According to the FBI, a man named Chris Roberts claims to have hacked into a Boeing 737’s in-flight entertainment system and from there hacked into the jet’s control system. Then he made the jet fly sideways by manipulating engine thrust. So he says.
In only this weren’t so believable. Given the ingenuity of hackers, you can imagine the options on the seatback’s little screen: “Need for Speed,” “Taken 3,” “Retro Hits,” “Totally 80s,” “Make Plane Fly Sideways,” “Fly to Cabo, Not Spokane.”
The malefactors who do this sort of thing have the country spooked, but not spooked enough. To buy stuff in stores, for example, we let strangers swipe the magnetic strips on our credit cards. Even a simpleton crook knows how to clone the info on those strips to another card and buy pricey items on our account.
Oh yes — there’s an important safeguard. To put purchases on our tab, the swindler supposedly has to replicate our signatures with the skill of a counterfeiter. But this fail-safe measure depends on minimum-wage checkout clerks poring over scribbles while four or five customers waiting in line get increasingly testy. When is the last time a clerk checked your signature?
Places like Europe and Japan don’t put their faith in magnetic stripes that beg to be stolen and signatures that no one cares about. Their retailers and banks use cards embedded with a chip combined with a PIN. The chip emits data specific only to a single transaction, and the PIN (hopefully) ensures that the rightful owner of the card is physically present at the point of sale.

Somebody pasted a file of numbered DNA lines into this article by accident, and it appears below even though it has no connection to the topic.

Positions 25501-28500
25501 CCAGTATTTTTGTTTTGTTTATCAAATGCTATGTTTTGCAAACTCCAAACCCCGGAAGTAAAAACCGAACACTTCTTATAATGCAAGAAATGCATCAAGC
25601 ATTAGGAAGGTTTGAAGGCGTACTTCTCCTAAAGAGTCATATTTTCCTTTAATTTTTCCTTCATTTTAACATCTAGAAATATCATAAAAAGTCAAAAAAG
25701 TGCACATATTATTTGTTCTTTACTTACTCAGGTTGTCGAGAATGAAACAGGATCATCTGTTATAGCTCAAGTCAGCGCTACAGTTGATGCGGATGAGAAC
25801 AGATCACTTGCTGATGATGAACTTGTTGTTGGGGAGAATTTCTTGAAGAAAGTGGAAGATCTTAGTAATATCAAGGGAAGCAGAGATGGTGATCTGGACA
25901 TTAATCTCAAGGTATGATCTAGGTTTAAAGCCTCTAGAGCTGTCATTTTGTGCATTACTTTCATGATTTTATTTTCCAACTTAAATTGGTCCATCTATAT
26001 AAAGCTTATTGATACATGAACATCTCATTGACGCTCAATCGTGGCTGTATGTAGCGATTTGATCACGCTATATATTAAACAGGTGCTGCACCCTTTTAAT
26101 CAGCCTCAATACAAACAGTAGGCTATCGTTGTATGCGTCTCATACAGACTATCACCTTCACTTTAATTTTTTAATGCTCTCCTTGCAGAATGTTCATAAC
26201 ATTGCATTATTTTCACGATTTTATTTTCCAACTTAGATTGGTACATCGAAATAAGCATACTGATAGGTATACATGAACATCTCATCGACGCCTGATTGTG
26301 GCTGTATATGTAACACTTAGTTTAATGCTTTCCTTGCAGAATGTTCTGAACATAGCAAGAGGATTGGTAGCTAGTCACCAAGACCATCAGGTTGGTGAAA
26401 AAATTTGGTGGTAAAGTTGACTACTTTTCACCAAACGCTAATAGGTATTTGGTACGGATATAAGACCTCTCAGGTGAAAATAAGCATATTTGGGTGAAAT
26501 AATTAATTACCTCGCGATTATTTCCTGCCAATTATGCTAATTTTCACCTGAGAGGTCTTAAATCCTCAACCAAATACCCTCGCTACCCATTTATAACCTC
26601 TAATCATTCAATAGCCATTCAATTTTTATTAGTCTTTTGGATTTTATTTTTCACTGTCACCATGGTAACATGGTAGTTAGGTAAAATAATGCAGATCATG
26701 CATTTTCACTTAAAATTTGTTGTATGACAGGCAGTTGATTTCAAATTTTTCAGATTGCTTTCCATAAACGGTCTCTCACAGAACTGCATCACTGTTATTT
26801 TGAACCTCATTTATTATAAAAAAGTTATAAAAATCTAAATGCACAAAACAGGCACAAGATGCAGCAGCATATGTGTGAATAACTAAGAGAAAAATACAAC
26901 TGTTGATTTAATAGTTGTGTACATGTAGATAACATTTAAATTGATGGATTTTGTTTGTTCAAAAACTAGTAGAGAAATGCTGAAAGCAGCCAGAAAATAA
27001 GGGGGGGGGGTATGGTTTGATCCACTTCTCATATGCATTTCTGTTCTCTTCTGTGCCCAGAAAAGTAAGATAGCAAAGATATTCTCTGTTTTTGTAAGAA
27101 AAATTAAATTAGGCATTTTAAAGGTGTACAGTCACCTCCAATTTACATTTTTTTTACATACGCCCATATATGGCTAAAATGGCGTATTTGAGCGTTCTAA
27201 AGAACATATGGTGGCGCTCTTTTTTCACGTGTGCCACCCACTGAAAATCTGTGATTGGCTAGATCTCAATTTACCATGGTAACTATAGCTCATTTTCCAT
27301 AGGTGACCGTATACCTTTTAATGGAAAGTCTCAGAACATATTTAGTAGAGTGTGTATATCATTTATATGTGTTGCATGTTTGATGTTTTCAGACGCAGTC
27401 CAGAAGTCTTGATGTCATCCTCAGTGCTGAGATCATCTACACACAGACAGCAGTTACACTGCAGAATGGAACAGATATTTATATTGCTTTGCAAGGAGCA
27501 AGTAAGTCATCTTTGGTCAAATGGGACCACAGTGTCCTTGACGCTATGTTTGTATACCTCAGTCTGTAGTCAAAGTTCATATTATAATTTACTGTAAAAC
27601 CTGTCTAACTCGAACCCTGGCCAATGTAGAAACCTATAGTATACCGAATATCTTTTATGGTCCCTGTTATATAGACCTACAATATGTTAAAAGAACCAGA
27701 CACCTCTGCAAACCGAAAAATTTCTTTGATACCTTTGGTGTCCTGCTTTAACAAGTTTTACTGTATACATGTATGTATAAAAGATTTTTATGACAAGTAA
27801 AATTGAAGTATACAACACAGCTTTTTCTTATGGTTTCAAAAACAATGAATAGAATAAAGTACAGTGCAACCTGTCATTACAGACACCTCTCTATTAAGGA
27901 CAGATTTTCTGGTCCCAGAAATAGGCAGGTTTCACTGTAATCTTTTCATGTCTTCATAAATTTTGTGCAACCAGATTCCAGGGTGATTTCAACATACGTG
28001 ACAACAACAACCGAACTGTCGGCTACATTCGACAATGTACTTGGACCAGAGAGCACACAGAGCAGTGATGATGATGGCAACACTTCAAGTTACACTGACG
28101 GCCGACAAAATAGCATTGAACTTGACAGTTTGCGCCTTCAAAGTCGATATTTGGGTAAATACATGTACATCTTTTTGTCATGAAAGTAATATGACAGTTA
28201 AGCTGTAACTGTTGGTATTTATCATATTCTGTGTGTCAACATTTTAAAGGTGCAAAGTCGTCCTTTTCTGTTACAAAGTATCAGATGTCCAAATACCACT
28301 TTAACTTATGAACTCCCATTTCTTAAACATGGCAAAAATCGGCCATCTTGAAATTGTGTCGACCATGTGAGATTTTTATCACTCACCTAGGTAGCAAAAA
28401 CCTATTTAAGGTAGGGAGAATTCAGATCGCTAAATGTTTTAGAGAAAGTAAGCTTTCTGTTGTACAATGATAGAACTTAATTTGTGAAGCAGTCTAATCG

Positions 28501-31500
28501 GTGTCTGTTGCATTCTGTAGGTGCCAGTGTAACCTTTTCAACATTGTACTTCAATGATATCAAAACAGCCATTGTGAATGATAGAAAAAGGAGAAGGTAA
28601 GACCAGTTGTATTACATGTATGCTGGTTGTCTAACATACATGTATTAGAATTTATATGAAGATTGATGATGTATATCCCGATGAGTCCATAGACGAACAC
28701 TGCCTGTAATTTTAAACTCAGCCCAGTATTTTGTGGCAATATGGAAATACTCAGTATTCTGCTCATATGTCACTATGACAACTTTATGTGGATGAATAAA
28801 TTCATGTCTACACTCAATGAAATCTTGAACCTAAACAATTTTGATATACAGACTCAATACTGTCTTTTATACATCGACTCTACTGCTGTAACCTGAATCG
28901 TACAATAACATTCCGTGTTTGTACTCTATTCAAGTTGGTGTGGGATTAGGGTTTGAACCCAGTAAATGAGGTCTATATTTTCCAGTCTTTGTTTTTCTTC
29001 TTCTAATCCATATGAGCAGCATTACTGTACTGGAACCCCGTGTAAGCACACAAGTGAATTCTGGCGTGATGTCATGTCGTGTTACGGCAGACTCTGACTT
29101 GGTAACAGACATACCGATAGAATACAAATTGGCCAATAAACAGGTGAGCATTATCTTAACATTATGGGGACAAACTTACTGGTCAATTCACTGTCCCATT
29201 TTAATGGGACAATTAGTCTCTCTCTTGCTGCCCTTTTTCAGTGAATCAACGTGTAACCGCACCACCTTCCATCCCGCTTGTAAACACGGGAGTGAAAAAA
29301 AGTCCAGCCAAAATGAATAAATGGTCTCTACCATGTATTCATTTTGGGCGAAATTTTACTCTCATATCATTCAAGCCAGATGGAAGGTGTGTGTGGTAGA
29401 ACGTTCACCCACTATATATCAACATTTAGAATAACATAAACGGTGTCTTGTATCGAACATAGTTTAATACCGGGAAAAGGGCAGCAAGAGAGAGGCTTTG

The United States, which invented both the credit card and electronic digital computers, hasn’t gotten the hang of the chip-and-PIN system. In October, a federal law will make chip-averse retailers responsible for fraud perpetrated with chip-less cards. That should concentrate their minds.
But PINs involve another problem: human memory. You have to remember the PIN, which shouldn’t be the last four digits of your zip code, telephone number or Social Security card.
And PINs are just the start. On the Web, you need user ID and passwords for your supposedly secure accounts, of which people typically have two or three dozen.
How do we remember them all? Gawker Media got hacked a few years ago and all the world discovered the passwords connected to the accounts of its hapless subscribers. Among the most popular: “password,” “12345,” “qwerty,” “11111” and “aaaaa.” These are unlikely to block the A Team from North Korea or even the 14-year-old next door.
The best passwords include upper-case letters, lower-case letters, top-of-the-keyboard symbols; they can’t include names, nicknames, pet names, nieces’ names, birthdates, graduation dates, etc. They don’t include any words in the dictionary, because hacker computers know every one of them. Remember, it’s been 75 years since the British broke the Germans’ unbreakable Enigma code, and Bletchley Park didn’t have supercomputers that run at teraflop speeds.
So: If you can remember your password, you’re dead. If you let the websites you visit cache it, you’re dead. If you keep it in a list, you’re dead. If you want to fly sideways, that might be arranged.